Iran vows to pursue atom project despite U.N. deadline

VIENNA, AUSTRIA - Iran vowed to press on with its nuclear fuel program, ignoring a U.N. deadline to freeze uranium enrichment or face broader sanctions, but offered to guarantee it would not try to develop atomic weapons.

Iranian President Mahmoud Ahmadinejad remained defiant as a 60-day grace period Iran had been given on December 23 to stop enriching uranium for nuclear fuel was expiring.

"We... will continue our work to reach our right (to nuclear technology) in the shortest possible time," student news agency ISNA quoted him as saying in the town of Siahkal.

With the deadline running out, the International Atomic Energy Agency, which has been unable to verify Iran's program is wholly peaceful after three years of investigations, was expected to report to the U.N. Security Council that Tehran was pursuing enrichment regardless of pressure to stop.

The West suspects Iran is trying to make atom bombs behind the facade of a civilian nuclear energy program. Tehran says it wants only an alternative source of electricity so it can maximize oil exports and prepare for when oil reserves run dry.

"Obtaining this technology is very important for our country's development and honor," Ahmadinejad said. "It is worth it to stop other activities for 10 years and focus only on the nuclear issue."

Ultimate authority on nuclear matters lies not with Ahmadinejad but Supreme Leader Ayatollah Ali Khamenei. But senior Iranian leaders have all ruled out halting nuclear work as a precondition for talks on trade benefits from the West.

The Council, which two months ago banned transfers of nuclear technology and expertise to Iran, would consider wider sanctions - such as a travel ban on Iranians linked to nuclear activity - if Tehran had not frozen enrichment work by February 21.

The result was already clear, said U.S. Secretary of State Condoleezza Rice. "The Iranians have unfortunately not acceded to the international community's demands and we will have to consult. We will have to decide how to move forward," she told reporters during a recent visit to Berlin.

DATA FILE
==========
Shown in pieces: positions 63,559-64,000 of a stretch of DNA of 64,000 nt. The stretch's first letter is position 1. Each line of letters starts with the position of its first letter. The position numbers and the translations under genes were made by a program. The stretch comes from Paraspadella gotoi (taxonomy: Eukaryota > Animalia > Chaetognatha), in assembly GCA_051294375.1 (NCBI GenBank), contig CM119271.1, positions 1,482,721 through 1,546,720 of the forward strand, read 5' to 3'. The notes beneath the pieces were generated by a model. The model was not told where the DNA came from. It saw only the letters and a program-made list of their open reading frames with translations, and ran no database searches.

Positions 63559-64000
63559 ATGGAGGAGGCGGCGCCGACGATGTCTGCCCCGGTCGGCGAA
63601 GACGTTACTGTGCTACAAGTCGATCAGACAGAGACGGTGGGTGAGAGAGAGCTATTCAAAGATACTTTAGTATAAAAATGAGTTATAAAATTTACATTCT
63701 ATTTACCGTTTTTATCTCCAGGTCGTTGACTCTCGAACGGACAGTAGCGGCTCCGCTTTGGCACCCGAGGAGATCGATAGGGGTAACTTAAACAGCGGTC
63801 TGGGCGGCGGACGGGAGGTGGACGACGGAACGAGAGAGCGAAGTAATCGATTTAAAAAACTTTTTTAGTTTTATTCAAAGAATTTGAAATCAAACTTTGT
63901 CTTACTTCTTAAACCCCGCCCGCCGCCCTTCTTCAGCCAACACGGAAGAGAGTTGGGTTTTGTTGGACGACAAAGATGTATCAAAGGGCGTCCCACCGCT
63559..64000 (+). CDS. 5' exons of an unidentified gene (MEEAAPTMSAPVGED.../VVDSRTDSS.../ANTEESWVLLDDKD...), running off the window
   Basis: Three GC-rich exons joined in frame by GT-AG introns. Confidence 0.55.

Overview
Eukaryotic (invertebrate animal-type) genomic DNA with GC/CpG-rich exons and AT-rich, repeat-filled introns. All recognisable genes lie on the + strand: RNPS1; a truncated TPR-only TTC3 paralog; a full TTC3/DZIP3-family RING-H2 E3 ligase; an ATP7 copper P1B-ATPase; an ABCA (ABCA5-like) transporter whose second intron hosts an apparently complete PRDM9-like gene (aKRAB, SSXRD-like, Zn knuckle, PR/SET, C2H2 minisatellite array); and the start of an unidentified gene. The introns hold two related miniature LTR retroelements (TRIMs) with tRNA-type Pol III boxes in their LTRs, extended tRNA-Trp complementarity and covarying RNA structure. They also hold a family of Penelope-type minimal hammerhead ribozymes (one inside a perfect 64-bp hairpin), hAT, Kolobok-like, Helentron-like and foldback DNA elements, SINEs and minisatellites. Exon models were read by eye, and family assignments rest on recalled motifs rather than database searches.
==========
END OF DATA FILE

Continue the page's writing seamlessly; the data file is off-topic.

Top Iranian negotiator Ali Larijani said after talks with IAEA director Mohamed ElBaradei that Tehran would give necessary assurances during negotiations that it would never divert enrichment into bombmaking.

British Prime Minister Tony Blair said Iran appeared bent on acquiring nuclear arms despite sending out conflicting signals in reply to sanctions and the U.S. military buildup in the Gulf.

"The statements emanating from Iran are contradictory, but... their nuclear weapons ambitions appear to continue," Blair told parliament in London. "We need to keep up the pressure because it's a very, very dangerous situation."

Ali Akbar Velayati, a senior adviser to Khamenei, told the French daily Le Monde that Larijani's message to ElBaradei was that Iran was flexible on formulas for a negotiated deal, "but one cannot dictate the solution in advance".

Asked if Iran could consider a temporary enrichment halt, Velayati said, "Mr. Larijani is open to all proposals, bar none."

Western officials have dismissed previous signs of Iranian flexibility as stalling while it strives to master enrichment technology at its underground Natanz complex. Its perimeter is ringed by anti-aircraft guns against feared U.S. assault.

Two prominent Iranian reform parties urged the government to accept an enrichment halt to preserve what they called a higher national interest, a reference to avoiding diplomatic isolation that could cripple the economy.

ElBaradei has urged both sides to take a mutual "timeout" to enable talks - Iran would suspend enrichment rather than accelerate it from research level to "industrial scale" as planned at Natanz, while sanctions would be suspended.

In urging talks, ElBaradei has said Iran remains 4-8 years away from atom-bomb capability, assuming it wanted this.

As a possible compromise to jumpstart negotiations, Larijani has suggested Iran could pledge to refine uranium no higher than the 4-5 percent level, sufficient for power plant fuel but far below the 80 percent needed for the fissile core of bombs.

But diplomats and analysts have said there is no technical method to guarantee a cap on enrichment levels.


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